“There is no such thing as ‘dead Calvinism,’” writes author Ian Hamilton. Calvinism, simply put, is biblical Christianity. No mere human devised theological system, Calvinism is rooted in and shaped by God’s revelation in Holy Scripture. Hamilton asserts that Calvinism is “natively experiential.”
In What Is Experiential Calvinism?, the author shows us that Calvinism is far richer and more profound than five points and helps us see that the lives and ministries of those who are true Calvinists pulse with living, Spirit-inspired, Christ-glorifying, God-centered truth.
Why Calvinism is Experiential
The Formative Principle of Experiential Calvinism
The Foundational Experience of Experiential Calvinism
The Fundamental Features of Experiential Calvinism
D. Martyn Lloyd-Jones once said that what the church needs to do most all is “to begin herself to live the Christian life. If she did that, men and women would be crowding into our buildings. They would say, ‘What is the secret of this?’” As Christians, one of our greatest needs is for the Spirit of God to cultivate biblical godliness in us in order to put the beauty of Christ on display through us, all to the glory of the triune God. With this goal in mind, this series of booklets treats matters vital to Christian experience at a basic level. Each booklet addresses a specific question in order to inform the mind, warm the affections, and transform the whole person by the Spirit’s grace, so that the church may adorn the doctrine of God our Savior in all things.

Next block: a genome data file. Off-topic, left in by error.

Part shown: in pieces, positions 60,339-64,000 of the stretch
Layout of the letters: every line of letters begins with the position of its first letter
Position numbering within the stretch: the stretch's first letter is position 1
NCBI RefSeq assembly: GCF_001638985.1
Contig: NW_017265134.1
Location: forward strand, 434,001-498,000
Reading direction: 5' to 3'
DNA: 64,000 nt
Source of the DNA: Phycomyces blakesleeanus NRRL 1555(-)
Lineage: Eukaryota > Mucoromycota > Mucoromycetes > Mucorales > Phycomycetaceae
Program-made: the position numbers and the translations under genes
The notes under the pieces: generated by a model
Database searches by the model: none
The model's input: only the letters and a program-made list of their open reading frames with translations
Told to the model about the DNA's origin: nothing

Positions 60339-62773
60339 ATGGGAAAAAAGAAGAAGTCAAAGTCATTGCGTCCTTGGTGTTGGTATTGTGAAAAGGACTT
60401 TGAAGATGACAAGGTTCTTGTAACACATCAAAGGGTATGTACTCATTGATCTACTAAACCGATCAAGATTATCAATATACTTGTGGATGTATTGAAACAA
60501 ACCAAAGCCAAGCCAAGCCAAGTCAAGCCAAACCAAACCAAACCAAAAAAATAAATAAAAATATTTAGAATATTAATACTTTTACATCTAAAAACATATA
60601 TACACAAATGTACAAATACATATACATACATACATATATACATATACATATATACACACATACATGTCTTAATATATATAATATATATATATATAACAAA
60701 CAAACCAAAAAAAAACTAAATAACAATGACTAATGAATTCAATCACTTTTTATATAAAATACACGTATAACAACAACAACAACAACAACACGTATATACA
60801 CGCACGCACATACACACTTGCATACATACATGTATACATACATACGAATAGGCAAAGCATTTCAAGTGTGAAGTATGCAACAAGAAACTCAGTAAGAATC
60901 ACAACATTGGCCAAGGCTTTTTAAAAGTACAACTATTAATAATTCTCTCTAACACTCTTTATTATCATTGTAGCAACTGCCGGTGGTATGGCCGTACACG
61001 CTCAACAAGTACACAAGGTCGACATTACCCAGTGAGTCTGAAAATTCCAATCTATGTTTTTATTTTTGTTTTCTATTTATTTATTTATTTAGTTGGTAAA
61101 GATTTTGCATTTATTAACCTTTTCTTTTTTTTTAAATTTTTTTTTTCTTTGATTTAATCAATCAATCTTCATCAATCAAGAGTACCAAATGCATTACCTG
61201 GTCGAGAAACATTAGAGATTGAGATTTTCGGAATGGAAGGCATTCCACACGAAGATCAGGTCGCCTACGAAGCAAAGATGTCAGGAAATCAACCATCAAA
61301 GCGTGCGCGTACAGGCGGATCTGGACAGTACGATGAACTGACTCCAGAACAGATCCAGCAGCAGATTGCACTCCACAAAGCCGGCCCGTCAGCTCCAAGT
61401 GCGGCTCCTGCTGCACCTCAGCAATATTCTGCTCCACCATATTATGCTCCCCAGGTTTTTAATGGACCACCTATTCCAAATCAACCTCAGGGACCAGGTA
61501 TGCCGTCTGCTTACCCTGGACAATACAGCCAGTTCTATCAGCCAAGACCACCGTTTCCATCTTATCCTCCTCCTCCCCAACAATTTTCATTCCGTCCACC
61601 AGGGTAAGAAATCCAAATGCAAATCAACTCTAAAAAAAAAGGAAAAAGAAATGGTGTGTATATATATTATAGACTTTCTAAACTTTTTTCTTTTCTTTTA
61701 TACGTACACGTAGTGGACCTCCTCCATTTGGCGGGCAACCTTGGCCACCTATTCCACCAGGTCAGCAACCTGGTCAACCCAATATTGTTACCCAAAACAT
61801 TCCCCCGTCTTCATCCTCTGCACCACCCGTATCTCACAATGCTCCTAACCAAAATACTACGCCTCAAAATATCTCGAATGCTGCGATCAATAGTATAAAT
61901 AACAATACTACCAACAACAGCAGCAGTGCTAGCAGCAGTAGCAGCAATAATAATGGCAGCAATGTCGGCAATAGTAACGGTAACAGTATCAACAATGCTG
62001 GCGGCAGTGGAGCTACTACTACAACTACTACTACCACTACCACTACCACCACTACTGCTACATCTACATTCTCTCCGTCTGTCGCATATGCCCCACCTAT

Ian Hamilton is minister to Cambridge Presbyterian Church in Cambridge England and author of The Erosion of Calvinist Orthodoxy.
“It is not every Christian book (or booklet in this case) that you read and find that nearly every line and thought are gems that urge you to stop reading and ponder and worship the living God of grace! But this is such a book! In a short compass, Ian Hamilton has wonderfully captured the experiential heart of true Calvinism: ‘deeply affectional, God-centered, cross-magnifying.’ In a word, this is an essay deeply needed by all who call themselves Calvinists—and even all those who do not!” — Michael A. G. Haykin, professor of church history and biblical spirituality, and director of the Andrew Fuller Center for Baptist Studies, The Southern Baptist Theological Seminary